3. How about reading this and giving it some thought. Some Art Thoughts We Like Passing The Time Until The End Comes Around-Part 1.

4. Why oh why do they think that art can save them? It can’t. It never has. Old Clara use to say, If everyone were an artist there would be no war.” Well dear heart take a look around, we have more people now-a-days making the claim I am artist, then the total population of Florence during the Renaissance.” AND we have never been in worse shape. It just might be that art is just another tool of the ruling class and unless we rescue it from their clutches and rethink, yes rethink lay bare all that we believe in art it will continue to be just passing the time until the end comes and hits us right in the nose. Once we used the example of the Gurenica. One of the most profound anti-war paintings of the 20th century. We would gather that after viewing this picture, after understanding what inspired this picture that there would be no more war. Well a funny thing happened on the way to no more war there was more war and is more war and war after war after more war.

5. Traditionally, the idea of Fine Arts is Eurocentric. It is based on the idea that painting and sculpture were the noblest manifestation of a nations soul, the nation of course being white, western European. They were assumed to be the highest achievement of culture, the expression of its greatest artists.

6. “The issue of diversity came up recently in the discussion surrounding another post I wrote about art world lists, so let me reiterate here: the goal is not tokenism or quotas. It is inclusion, imagination, creativity, and some legwork. If curators aren’t familiar with the work of many black artists they deem worth including, then they should go out and find some.” Jillian Steinhauer writing in The Depressing States of the 2014 Whitney  Biennial, Hyperallergic, November 15, 2013.

7. Furbirdsqueerly defended the painting of a guillotine at Heaven Skate Park. Some interesting exchange went on. We also published an exclusive written by Dr. Bernardo Proletariat on the reasons the guillotine was painted. We copy from our Greatest Hits Piece the following. “Punkpink wrote in defense of the painting of a Guillotine in the skate park in downtown Hartford. The young anarchist artist was arrested. Pink wrote, Art for the Revolution. An art review of “dangerous” art in Hartford. Later in August we learned that the artists work had been altered and pink wrote, A Little Dab Will Do YA!! Or Make That A Bunch. Dangerous  Alterated. But the real deal shit hit the fan when the artist wrote his reasoning and why he painted what he did and again we stood behind him 100%. The piece written by Dr. Bernardo Proletariat titled, We Got The Guillotine, Graffiti and Class War, we thought was an excellent work.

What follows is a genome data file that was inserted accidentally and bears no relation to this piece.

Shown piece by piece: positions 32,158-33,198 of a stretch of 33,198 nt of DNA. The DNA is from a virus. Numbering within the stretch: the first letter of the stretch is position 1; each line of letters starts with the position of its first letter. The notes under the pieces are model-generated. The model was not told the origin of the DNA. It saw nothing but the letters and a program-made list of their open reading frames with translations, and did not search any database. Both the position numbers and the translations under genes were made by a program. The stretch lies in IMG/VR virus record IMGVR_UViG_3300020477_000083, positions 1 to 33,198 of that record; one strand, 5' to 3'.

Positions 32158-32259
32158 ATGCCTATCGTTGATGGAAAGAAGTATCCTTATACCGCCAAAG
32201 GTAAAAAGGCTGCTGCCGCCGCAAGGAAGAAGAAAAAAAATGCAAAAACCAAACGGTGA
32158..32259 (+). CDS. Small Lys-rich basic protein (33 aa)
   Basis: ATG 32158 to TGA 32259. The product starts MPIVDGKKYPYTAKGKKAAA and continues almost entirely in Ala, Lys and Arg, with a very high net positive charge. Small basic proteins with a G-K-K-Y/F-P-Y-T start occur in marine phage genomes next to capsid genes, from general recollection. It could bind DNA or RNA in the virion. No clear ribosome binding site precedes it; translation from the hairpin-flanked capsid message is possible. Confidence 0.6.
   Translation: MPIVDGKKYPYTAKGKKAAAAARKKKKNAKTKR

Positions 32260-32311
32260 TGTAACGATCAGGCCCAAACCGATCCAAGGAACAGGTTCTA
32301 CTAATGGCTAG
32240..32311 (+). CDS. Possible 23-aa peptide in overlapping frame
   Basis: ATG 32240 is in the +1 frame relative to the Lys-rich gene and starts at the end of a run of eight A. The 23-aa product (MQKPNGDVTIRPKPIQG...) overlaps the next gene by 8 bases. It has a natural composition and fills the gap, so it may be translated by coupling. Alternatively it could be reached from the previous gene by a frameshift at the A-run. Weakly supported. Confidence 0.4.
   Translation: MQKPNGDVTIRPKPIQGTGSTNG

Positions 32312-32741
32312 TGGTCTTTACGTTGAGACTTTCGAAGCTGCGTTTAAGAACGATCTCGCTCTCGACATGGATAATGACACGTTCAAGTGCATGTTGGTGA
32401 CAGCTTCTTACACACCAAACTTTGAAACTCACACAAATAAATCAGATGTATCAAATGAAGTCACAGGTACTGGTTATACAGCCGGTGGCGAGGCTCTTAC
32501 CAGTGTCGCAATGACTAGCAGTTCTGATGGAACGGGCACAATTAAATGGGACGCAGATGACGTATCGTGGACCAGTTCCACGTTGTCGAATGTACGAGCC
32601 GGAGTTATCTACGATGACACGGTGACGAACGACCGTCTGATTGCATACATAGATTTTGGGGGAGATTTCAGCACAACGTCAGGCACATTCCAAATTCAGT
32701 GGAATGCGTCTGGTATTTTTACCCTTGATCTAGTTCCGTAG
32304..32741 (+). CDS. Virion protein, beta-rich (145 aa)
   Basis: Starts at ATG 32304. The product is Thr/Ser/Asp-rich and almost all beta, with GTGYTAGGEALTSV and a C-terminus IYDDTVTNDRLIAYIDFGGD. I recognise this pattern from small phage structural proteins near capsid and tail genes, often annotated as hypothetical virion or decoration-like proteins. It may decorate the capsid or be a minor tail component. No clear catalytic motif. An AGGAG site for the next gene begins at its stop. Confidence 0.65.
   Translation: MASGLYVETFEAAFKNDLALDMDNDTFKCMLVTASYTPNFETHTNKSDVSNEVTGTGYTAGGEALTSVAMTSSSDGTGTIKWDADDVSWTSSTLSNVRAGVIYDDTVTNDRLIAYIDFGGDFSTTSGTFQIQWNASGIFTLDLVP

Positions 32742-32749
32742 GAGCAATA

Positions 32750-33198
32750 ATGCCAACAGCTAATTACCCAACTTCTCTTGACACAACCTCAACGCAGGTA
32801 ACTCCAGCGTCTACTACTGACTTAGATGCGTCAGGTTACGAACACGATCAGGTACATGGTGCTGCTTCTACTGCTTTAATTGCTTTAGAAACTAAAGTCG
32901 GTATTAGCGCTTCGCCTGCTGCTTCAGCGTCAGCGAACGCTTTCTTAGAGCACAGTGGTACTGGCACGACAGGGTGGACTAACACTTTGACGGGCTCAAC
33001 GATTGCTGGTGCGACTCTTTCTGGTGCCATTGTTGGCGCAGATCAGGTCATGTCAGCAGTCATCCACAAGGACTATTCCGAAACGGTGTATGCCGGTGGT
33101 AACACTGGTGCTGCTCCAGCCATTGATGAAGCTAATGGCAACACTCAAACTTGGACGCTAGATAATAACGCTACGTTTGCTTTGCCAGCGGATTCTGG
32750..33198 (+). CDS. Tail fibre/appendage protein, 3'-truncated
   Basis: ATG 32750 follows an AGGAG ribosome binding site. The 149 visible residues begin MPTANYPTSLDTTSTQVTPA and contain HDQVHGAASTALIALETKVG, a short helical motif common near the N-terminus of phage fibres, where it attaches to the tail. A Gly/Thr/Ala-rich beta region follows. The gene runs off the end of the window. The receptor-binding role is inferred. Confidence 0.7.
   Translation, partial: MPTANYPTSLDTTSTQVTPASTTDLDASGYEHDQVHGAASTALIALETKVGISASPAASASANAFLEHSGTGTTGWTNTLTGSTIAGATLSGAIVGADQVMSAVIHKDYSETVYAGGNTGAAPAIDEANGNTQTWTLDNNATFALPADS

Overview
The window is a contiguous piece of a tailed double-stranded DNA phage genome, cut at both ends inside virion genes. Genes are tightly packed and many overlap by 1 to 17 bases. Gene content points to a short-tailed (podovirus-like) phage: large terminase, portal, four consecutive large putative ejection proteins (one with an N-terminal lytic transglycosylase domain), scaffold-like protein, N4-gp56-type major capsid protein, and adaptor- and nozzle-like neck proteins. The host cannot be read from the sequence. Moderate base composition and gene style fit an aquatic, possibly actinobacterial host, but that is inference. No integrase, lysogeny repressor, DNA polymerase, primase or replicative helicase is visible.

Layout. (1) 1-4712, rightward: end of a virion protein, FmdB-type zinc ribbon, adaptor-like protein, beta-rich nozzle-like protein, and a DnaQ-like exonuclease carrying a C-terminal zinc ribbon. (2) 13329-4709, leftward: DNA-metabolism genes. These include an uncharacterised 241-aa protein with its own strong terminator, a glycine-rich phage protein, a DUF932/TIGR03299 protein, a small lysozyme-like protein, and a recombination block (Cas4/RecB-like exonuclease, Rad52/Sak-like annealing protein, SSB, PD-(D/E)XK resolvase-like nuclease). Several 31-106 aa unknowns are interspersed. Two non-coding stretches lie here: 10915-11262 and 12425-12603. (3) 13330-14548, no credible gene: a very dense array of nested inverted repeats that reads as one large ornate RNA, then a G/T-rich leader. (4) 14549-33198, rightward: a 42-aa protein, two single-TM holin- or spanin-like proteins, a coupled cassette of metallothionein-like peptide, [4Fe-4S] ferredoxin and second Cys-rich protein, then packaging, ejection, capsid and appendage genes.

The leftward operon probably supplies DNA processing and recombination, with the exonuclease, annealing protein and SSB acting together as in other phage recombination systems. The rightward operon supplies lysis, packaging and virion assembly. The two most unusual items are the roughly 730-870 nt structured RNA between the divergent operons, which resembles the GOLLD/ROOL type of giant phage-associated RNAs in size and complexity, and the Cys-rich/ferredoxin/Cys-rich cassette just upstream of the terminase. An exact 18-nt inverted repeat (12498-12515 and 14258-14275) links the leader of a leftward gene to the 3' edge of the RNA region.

8. See: Hartford Proposes Restricting Graffiti At ‘Heaven” Skate Park, Hartford Courant 7.8.2013.

9. 1970: Ad Hoc Women’s Art Committee

In 1970 the Ad Hoc Women’s Art Committee, which included artists Poppy Johnson, Brenda Miller, and Faith Ringgold as well as critic Lucy Lippard, led a protest against the predominantly male Whitney Annual. The protesters sent a letter to the Museum demanding that fifty percent of the artists in the exhibition should be women with the additional stipulation that half of those women be black. They also staged artist demonstrations and sit-ins during the two and a half months leading up to the exhibition opening. Protesters went so far as to place tampons and uncooked eggs bearing the “fifty percent” message in the galleries and staircases.

In her memoir, Faith Ringgold describes some of the events of the campaign: “The WhitneyMuseum became the focus of our attention. We went there often to deposit eggs. Unsuspecting male curatorial staff would pick up the eggs and experience the shock of having raw egg slide down the pants of their fine tailor-made suits. Sanitary napkins followed… Generally, everywhere the staff went they found loud and clear messages that women artists were on the Whitney’s case.” (Faith Ringgold, We Flew Over the Bridge: The Memoirs of Faith Ringgold, Duke University Press: 2005, pp 175-178.)